Regular readers will know I wrote about the state pension age just a few weeks ago. Today, I find myself writing about public sector pensions. It’s the same old story; the Government is moving the goalposts yet again and, despite the crocodile tears, ensure those on the lowest wages will be hit hardest and work longer for less.
David Cameron tried to persuade the country that public sector pensions are too generous and we can’t afford them. Unsurprisingly, neither claim is true, according to an independent commission the Government itself set up.
The facts speak for themselves. The average pension paid out is around £7,800, while half of women working in the public services retire on less than £4,000 a year. That is not ‘gold-plated’. Ask any banker.
Yet the Government tell us the lowest paid are not affected. An estimated 60% of all part-time public sector workers who earn less than £15,000 are still set to pay more under the Government’s latest offer. Nine out of ten are women. Among them are the dinner ladies, care workers and many others who make such a huge, beneficial difference in our community.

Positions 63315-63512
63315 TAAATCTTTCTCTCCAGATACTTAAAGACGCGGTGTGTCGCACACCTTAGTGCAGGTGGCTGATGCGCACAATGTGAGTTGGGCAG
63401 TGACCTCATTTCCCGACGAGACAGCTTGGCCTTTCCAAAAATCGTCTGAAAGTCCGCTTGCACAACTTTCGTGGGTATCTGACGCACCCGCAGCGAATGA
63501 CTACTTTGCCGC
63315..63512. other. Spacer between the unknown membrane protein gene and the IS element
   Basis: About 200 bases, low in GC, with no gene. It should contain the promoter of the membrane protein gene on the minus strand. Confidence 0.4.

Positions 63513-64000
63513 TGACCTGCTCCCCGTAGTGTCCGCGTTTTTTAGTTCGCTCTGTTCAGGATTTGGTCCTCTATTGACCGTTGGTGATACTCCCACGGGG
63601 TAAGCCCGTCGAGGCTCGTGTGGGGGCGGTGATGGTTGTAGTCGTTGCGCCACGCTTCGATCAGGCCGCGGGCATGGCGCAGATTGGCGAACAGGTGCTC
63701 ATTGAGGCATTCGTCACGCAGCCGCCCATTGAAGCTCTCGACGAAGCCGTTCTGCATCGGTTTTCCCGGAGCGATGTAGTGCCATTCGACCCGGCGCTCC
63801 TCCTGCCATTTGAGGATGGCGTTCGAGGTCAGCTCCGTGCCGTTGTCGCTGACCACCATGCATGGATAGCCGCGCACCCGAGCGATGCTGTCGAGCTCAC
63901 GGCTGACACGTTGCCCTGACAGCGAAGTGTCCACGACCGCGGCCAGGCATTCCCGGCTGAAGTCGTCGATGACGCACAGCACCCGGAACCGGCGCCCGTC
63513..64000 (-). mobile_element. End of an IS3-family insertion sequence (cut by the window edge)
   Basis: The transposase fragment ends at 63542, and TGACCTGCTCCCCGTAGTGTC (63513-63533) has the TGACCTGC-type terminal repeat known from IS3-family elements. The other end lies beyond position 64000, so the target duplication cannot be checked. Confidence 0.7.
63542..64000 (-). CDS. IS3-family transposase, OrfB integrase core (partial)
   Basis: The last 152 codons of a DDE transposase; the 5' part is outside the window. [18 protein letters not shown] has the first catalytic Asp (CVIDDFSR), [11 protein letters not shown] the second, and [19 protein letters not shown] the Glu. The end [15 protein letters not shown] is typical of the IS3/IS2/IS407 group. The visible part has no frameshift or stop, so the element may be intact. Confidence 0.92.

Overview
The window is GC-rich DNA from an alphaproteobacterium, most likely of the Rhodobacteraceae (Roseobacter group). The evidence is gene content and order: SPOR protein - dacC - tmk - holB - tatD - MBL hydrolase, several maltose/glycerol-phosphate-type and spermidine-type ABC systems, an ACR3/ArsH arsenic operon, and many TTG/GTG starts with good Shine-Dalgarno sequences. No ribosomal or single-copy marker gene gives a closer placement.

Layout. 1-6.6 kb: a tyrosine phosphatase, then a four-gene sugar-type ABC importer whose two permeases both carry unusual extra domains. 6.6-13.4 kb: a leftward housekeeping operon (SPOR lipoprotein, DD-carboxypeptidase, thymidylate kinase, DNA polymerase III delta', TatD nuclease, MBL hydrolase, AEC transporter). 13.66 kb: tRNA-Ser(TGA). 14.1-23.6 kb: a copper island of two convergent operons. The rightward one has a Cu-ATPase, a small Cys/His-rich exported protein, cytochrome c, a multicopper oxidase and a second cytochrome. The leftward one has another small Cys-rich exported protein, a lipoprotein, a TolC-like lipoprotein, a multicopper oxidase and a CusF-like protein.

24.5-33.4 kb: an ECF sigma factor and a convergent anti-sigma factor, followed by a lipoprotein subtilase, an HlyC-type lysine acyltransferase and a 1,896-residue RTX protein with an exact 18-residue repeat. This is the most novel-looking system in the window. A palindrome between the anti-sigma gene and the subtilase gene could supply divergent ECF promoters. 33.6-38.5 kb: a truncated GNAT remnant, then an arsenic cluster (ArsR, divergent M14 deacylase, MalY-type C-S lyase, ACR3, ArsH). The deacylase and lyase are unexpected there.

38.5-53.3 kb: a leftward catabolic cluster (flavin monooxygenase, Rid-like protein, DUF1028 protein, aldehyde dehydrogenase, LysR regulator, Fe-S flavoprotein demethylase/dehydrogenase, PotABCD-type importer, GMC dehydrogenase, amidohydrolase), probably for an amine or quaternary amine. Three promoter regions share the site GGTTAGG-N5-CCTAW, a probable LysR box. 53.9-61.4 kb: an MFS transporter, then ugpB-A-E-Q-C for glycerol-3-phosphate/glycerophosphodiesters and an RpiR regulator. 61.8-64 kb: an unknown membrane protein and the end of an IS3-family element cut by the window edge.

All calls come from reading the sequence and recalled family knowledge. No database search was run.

Many are members of the Local Government Pension Scheme, which is a collective pot, funded from its members’ contributions and employers, paid throughout their working lives.
David Cameron needs to take some responsibility and negotiate a deal that's genuinely fair, but I fear he won’t.
The Government is revealing itself to be unreasonable and unfair. The lowest paid continue to pay the price for this Government’s botched economic measures, while top earners and tax evaders are left alone.
Cameron and Osborne continue to fail the competence, fairness and honesty tests.